MED Representatives 2013-2014
On April 27, 2013, a broadcast email was sent to Faculty Assembly members of the School of Medicine to solicit nominations for MED faculty representatives before the Faculty Council.
The following nine (9) faculty have volunteered to represent the School of Medicine before the Faculty Council for the 2013-2015 term.
Marilyn Augustyn, Associate Professor, Pediatrics
Having passed my twentieth year as a faculty member at Boston University School of Medicine, I feel it is time to “give back” for what BU has afforded me the opportunity to do. I joined the faculty as a clinical instructor when I came to Boston City Hospital as a Developmental-Behavioral Pediatric fellow in 1992. I moved here following my residency at UCLA in Pediatrics which followed a relocation from Chicago where I grew up and attended medical school at Loyola Stritch School of Medicine and engineering at Northwestern University. Thus I have attended and learned from many major universities yet BU is the one I call “home”.
During my time here I have had amazing opportunities: I participated in NIH funded research with Professor Deborah Frank on the impact of in utero cocaine, a longitudinal study which is ongoing with new adult colleagues and havebegun my own research on the impact of Family Navigation in supporting families of children with autism. I have taught in and directed a fellowship training program in Developmental-Behavioral Pediatrics and I have cared for wonderful children and families at both BCH and Boston Medical Center.
For me, what distinguishes Boston University is its “grit”-firmness of mind or spirit. It is a place where students and faculty are tested and succeed. Where we are challenged continually to think outside the box, to innovate and create and to do so with passion.
I am honored to participate in the Faculty Council and maintain this tradition.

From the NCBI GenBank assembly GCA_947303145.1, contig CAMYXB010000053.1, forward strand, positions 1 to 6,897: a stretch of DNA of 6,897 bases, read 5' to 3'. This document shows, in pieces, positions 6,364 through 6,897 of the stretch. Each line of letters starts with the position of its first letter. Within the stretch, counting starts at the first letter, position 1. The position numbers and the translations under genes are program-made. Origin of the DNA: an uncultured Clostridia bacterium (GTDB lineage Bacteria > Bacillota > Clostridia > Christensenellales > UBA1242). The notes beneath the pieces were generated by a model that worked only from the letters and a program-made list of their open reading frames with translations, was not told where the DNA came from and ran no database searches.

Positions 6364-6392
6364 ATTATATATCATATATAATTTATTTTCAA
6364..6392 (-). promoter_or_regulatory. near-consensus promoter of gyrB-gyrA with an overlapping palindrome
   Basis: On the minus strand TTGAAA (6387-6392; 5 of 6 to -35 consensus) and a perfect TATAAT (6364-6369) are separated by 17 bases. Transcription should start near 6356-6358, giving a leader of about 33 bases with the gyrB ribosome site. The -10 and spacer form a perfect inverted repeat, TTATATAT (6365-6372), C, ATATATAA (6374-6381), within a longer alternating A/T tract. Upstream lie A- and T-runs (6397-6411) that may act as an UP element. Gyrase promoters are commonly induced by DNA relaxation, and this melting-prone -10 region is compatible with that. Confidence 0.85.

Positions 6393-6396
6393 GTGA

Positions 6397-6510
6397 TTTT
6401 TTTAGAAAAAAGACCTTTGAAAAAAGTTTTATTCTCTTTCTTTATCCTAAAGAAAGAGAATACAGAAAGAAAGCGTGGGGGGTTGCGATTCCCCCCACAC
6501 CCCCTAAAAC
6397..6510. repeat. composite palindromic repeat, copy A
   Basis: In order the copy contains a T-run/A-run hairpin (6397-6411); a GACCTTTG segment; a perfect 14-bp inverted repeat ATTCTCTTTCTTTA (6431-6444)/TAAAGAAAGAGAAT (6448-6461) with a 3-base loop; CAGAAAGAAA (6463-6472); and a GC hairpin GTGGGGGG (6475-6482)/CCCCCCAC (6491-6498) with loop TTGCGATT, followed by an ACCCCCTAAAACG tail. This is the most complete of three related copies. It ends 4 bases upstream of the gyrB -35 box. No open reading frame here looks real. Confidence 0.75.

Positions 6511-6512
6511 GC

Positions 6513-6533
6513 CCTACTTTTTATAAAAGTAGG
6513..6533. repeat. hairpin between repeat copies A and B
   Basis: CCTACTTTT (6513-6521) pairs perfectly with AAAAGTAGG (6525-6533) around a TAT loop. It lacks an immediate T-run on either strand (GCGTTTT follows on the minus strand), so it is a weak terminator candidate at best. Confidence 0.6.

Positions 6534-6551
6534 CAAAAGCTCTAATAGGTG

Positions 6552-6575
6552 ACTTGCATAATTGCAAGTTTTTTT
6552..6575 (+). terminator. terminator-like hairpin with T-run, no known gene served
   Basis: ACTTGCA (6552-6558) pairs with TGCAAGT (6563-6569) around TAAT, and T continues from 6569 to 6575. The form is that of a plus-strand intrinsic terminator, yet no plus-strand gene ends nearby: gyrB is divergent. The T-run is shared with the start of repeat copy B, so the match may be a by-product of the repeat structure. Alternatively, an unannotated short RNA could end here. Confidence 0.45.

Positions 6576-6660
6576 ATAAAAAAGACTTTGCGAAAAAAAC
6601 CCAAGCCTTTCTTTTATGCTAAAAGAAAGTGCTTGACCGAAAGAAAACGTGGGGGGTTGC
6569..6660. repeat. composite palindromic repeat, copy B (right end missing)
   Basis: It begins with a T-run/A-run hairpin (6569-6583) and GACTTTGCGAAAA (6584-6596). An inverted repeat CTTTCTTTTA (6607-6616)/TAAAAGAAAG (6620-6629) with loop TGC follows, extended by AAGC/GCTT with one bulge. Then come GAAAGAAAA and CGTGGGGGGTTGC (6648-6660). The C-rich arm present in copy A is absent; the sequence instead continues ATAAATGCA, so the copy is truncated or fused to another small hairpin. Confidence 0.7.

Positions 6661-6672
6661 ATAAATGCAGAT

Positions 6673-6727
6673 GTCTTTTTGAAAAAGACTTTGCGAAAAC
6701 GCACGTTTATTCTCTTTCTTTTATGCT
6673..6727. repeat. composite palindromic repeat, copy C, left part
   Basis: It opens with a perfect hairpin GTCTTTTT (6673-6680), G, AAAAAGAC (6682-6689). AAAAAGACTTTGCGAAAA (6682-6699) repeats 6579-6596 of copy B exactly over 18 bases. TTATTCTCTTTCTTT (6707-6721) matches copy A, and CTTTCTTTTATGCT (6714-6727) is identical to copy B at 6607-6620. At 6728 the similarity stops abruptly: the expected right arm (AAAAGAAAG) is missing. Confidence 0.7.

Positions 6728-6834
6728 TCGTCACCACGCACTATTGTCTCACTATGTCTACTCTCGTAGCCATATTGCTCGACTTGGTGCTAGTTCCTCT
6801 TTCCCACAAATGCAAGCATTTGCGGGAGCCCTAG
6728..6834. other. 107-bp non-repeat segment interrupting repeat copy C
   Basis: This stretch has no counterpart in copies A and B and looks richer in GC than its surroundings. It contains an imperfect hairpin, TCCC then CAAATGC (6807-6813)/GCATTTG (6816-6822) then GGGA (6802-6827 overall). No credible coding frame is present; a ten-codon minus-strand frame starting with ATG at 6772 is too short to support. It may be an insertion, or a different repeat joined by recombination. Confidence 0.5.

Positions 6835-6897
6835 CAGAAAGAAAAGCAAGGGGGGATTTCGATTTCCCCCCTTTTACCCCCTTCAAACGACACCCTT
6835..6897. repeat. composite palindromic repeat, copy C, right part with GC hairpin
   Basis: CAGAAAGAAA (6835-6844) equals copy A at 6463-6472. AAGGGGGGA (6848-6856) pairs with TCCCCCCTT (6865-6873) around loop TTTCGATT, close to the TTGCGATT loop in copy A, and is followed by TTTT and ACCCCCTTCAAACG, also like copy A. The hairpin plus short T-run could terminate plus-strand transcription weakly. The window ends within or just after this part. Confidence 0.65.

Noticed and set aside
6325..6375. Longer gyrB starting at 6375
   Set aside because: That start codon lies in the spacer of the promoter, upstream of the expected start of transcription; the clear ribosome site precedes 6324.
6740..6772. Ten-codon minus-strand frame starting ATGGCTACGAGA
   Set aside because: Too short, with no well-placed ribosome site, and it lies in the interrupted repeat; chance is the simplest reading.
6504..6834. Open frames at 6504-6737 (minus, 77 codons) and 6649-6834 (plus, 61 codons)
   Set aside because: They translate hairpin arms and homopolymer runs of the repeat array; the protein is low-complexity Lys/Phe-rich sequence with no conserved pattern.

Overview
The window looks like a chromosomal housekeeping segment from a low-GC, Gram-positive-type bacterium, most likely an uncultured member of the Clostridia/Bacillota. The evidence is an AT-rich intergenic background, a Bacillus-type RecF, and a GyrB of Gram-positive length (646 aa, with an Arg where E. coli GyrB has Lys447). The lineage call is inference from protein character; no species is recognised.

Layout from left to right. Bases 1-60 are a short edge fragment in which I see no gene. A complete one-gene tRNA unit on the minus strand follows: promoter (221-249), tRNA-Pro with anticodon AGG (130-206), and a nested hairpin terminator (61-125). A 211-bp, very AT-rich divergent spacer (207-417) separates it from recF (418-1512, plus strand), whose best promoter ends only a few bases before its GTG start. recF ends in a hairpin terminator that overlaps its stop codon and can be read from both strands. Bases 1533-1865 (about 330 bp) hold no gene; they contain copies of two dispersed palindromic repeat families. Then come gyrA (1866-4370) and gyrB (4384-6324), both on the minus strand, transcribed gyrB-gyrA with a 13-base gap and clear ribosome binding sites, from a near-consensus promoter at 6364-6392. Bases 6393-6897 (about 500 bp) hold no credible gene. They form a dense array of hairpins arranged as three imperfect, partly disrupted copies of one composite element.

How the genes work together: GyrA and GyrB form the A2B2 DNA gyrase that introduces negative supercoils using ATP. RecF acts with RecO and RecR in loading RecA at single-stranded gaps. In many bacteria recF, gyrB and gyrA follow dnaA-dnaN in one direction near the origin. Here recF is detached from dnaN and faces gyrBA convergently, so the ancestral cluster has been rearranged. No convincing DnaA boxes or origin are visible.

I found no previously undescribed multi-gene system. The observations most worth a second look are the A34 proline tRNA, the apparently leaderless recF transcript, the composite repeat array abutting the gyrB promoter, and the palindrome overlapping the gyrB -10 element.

Kazem Azadzoi, Professor of Urology and Pathology
I have extensive experience in academic administrative policies, committee services, and scientific merit review boards as described in the link below to BUMC faculty profiles. After obtaining a MD degree in medicine and completion of internship, I obtained a Master degree in Physiology from Boston University then devoted my entire professional career to medical research. As the director of urology research and PI or co-Investigator on several NIH-, VA- and industry-funded projects, I had the opportunity to interact with numerous faculty, clinicians, researchers, medical students, graduate students and administrators at Boston University, VA Boston Healthcare System and other national and international institutions. I have made significant contributions to the scientific community and gained sufficient experience to assess academic progress and the needs for professional development.
James Hamilton, Professor of Physiology and Biophysics, Research Professor of Medicine, Department of Biophysics and Physiology
I have served on the Faculty Council for one term as a representative after serving as an alternate, and have volunteered to run for a 2-year term as representative. I consider the Faculty Council as an important link between the administration and the faculty that has gained influence and value with President Brown’s administration. While it consumes a significant amount of time, I attend almost all meetings as well as many University Council and faculty Assembly meetings. Most recently, I served on the Nominations Committee, which assembles the slate of nominees for all open Faculty Council Chairpersonships. I will volunteer to run a chair of a committee if re-elected.
I am especially interested in further development in faculty-administration interactions, enhancing collegial communications among faculty and between faculty and departmental administrators, and fostering connections between the Medical School and the Charles River campus. Although much has been discussed, much remains to be done. I strongly feel that too many degrees of separation still exits and strong voices are needed from the Medical campus. I am involved in collaborative research with faculty of the CRC and have mentored several undergraduate students from BME and Biology in our MRI center. Finally, I am keenly tuned to minority issues and supportive of the recent advances made by the faculty council, and suggested ways to actually move issues forward that have been under continuous discussion.
Scharukh Jalisi, Assistant Professor, Department of Otolaryngology